Conservative leader David Cameron said he was "incredibly sad" to hear news of her death.
"She was an extraordinary MP, a real battler. Someone who was never prepared to just take the establishment view," said Mr Cameron.
Lib Dem leader Nick Clegg said Mrs Dunwoody was "a fiercely principled and incredibly effective Parliamentarian" who would be "missed on all sides of the House".
Ms Dunwoody's son David described her as a wonderful mother and grandmother.
He told the BBC she had died "in a gentle and calm way" on Thursday evening after being ill for about a week.
He said: "She was a woman who stood up and said what she believed was true. She defended people who didn't have anyone else to defend them.
"Everybody who knew her knew she believed passionately in everything that she did."
Transport Secretary Ruth Kelly, who crossed swords with Ms Dunwoody in appearances before her committee, said the veteran MP would be "sadly missed by her Labour colleagues".
"I always enjoyed my encounters with Gwyneth, but I always made sure I was fully briefed," she added.
Former Commons speaker and Labour MP Baroness Boothroyd, who was a close friend, said she was "a fighter in every respect who just wouldn't give up".
"She was always a rebel, but she was a rebel with a cause," she told BBC Radio 4's The World at One.
Former Labour MP Tony Benn said he was shocked by the news.
He said: "She was an independent-minded woman who always spoke her mind and will be badly missed.
"She was listened to with great attention from the House itself."
Gordon Brown tribute
Ms Dunwoody joined the Labour Party in 1946 and first entered Parliament as the MP for Exeter in 1966. She came from a politically active family: both her grandmothers were suffragettes and her father Morgan Phillips was General Secretary of the Labour Party.
Her mother was a minister in the House of Lords and later became Lord Lieutenant of London.
From 1967 she was a minister on the former Board of Trade, before losing her seat in 1970.
She was elected MP for Crewe in 1974 - which became Crewe and Nantwich in a 1983 boundary change.
She was also a member of the European Parliament from 1974 to 1979.
Thorn in side
Always an independent figure, Mrs Dunwoody was frequently a thorn in the Government's side.
In 2001 she survived an attempt by Labour whips to remove her from the transport select committee - which under her chairmanship often produced highly critical reports.
Backbench Labour MPs refused to support the move when it went to a vote in the Commons.
The Labour MP, Stephen Pound, told the BBC: "The House rose as one to save our Gwyneth."
He said she was an "extraordinary person" and her views always deserved attention.
She was also widely admired by transport industry leaders, many of whom were grilled by her over the years at committee hearings.
George Muir, director-general of the Association of Train Operating Companies, said: "Gwyneth was a passionate supporter of the railway in the UK over many years and never afraid to express strong views on its development.
"We will miss her energy, enthusiasm and good humour. The railway industry has lost a good friend".
Your comments on Gwyneth Dunwoody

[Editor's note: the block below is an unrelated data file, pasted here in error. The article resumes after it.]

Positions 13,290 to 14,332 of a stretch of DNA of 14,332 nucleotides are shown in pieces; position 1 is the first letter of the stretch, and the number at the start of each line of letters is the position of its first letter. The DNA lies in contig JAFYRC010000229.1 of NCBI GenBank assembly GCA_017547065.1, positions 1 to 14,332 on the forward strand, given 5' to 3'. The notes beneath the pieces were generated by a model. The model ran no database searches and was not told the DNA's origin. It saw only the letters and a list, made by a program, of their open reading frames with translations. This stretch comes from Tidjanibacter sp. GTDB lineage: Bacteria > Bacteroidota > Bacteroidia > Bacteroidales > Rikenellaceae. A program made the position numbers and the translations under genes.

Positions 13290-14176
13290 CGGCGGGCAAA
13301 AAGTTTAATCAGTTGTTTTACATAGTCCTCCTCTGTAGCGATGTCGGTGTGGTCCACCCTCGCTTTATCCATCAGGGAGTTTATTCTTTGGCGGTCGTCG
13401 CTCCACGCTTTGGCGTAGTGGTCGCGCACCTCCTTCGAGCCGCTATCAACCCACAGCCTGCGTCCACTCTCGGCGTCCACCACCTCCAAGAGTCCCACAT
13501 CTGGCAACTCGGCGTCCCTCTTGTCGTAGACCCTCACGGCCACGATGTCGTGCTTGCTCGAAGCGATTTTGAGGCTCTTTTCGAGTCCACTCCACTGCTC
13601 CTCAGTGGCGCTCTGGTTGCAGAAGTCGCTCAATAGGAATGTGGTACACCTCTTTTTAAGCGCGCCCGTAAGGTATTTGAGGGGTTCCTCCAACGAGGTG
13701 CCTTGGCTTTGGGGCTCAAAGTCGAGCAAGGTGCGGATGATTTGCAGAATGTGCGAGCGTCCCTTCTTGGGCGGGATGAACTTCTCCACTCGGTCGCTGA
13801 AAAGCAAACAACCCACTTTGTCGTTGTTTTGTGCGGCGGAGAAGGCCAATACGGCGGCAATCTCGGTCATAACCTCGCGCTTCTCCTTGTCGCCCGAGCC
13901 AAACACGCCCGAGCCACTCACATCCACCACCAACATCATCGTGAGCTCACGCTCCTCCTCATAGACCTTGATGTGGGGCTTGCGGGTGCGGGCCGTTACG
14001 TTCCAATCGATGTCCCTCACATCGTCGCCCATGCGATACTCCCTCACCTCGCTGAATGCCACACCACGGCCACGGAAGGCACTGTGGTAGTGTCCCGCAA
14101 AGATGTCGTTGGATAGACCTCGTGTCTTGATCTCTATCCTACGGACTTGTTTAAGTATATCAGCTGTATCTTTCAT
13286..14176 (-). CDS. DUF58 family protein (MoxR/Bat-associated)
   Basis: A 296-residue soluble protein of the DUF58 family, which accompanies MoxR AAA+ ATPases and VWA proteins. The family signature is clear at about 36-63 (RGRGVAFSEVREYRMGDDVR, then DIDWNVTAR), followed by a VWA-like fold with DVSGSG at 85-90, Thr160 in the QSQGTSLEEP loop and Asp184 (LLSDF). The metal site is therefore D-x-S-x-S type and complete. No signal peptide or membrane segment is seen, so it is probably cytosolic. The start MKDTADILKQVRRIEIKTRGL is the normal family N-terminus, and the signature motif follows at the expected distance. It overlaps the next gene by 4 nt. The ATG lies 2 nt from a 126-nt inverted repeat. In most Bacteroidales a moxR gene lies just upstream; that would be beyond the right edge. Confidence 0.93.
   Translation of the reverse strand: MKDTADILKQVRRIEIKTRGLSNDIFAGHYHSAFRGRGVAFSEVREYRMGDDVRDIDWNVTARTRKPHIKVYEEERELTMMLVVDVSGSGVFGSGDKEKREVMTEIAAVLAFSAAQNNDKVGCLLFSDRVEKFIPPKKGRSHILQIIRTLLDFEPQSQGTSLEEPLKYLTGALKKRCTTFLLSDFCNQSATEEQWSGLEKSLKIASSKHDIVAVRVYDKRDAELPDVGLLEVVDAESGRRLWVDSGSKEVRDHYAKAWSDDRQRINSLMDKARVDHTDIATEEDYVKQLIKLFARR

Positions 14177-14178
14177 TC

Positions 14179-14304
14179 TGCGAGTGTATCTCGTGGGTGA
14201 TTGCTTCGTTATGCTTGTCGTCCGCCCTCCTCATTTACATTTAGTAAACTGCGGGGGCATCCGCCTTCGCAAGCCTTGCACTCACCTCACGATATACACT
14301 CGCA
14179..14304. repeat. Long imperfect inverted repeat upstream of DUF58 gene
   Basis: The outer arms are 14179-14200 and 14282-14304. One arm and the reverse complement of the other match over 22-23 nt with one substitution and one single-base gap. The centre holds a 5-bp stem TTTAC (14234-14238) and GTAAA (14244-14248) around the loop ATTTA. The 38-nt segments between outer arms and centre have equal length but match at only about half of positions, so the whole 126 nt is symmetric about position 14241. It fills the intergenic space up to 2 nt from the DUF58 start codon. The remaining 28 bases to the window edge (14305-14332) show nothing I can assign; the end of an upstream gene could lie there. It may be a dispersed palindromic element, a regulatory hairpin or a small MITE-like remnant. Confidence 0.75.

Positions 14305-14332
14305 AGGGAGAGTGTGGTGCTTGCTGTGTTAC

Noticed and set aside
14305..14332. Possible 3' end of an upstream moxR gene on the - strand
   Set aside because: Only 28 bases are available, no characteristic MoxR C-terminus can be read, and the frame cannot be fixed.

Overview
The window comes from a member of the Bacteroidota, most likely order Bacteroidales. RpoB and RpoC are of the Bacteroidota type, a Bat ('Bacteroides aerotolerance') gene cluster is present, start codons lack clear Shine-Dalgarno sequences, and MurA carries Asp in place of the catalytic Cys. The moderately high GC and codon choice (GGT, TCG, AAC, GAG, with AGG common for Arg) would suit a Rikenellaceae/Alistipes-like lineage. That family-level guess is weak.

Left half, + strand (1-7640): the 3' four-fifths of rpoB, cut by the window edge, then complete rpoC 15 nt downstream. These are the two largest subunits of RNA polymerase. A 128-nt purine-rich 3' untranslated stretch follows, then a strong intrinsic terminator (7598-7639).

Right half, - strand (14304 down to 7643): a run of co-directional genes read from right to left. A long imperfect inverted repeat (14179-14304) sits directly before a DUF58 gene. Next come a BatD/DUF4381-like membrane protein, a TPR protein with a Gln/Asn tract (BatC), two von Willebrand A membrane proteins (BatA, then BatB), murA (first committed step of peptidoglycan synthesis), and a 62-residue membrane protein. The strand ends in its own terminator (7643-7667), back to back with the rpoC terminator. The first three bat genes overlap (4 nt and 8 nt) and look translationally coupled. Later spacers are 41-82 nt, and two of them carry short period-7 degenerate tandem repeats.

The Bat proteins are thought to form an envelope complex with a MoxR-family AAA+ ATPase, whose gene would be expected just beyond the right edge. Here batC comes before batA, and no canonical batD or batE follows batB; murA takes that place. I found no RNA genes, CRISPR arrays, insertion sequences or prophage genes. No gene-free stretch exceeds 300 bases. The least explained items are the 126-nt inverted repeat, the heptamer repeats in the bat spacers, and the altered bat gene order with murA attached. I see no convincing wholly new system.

I am greatly saddened to hear of the loss of such a formidable and honest person from the House of Commons. She regularly sliced and diced the weasel words of ministers of both major parties and told it the way the rest of us actually knew it was. She is irreplaceable and politics in Britain will be greatly diminished by her passing.
Neil Woodfine, Oxford UK
A sad loss to British politics and a major loss to HM Coastguard who she defended rigorously and justly in our time of need.
John, Northern Ireland
I had the privilege and pleasure to work closely with Mrs. Dunwoody on a number of occasions. She, along with a small number of other MPs, restored my faith in Parliamentary Democracy. She spoke her mind, she spoke for her constituents and she did what she knew instinctively to be right.
Dave Lovell, Paris France
Another blow for the downtrodden. Gwyneth was a breath of sweet fresh air during a time when the very word 'politician' has come to embody mistrust & deceit.
I wrote to her once in connection with transport problems in Wales and she went to a lot of trouble to answer my questions. Her daughter was then Transport Minister in Wales and I also had a letter from her. She was absolutely the cream of parliamentarians and politicians. It's no cliche to say she will be sadly missed.
John Olsson, Welshpool, UK
As a long-standing Conservative I mourn the death of Gwyneth Dunwoody. Tough-minded, outspoken & above all she was thoroughly honest. Alas, not many like her.
Angela Thomas, France
Gwyneth Dunwoody came to talk to us when I was in the 6th form at Malbank School, Nantwich, in her constituency in 1983. We had a General Election that year. Gwyneth was passionate about how the young should vote and shouldn't waste what others had fought so hard for. I had just turned 18 a couple of months before and this was to be my first opportunity to vote, she was an inspirational.
Julie Nield, Melbourne, Australia
This page is best viewed in an up-to-date web browser with style sheets (CSS) enabled. While you will be able to view the content of this page in your current browser, you will not be able to get the full visual experience. Please consider upgrading your browser software or enabling style sheets (CSS) if you are able to do so.